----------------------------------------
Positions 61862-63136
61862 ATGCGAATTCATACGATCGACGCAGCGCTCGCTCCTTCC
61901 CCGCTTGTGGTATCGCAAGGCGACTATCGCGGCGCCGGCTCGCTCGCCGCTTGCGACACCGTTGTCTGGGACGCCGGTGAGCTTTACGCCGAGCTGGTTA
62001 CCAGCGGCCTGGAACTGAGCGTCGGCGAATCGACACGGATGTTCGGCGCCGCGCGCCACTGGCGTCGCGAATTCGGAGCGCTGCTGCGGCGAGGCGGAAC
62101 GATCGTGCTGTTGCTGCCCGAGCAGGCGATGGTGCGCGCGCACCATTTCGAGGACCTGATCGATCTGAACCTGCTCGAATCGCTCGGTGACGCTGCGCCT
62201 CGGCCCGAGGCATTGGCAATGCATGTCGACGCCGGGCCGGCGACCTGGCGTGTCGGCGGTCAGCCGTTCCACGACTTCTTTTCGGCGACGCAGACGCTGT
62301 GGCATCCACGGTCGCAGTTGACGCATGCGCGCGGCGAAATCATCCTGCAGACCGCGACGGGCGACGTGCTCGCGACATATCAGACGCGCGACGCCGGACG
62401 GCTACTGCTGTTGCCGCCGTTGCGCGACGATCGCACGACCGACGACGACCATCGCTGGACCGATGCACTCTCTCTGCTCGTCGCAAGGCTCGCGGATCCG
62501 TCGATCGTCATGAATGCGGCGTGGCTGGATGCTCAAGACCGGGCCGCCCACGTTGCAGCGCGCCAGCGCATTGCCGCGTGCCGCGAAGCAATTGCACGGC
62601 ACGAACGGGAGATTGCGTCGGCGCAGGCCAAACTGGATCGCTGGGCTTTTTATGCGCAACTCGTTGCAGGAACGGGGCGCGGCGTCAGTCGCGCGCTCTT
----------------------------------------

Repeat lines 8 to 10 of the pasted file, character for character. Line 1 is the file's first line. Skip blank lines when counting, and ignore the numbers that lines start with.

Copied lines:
62401 GCTACTGCTGTTGCCGCCGTTGCGCGACGATCGCACGACCGACGACGACCATCGCTGGACCGATGCACTCTCTCTGCTCGTCGCAAGGCTCGCGGATCCG
62501 TCGATCGTCATGAATGCGGCGTGGCTGGATGCTCAAGACCGGGCCGCCCACGTTGCAGCGCGCCAGCGCATTGCCGCGTGCCGCGAAGCAATTGCACGGC
62601 ACGAACGGGAGATTGCGTCGGCGCAGGCCAAACTGGATCGCTGGGCTTTTTATGCGCAACTCGTTGCAGGAACGGGGCGCGGCGTCAGTCGCGCGCTCTT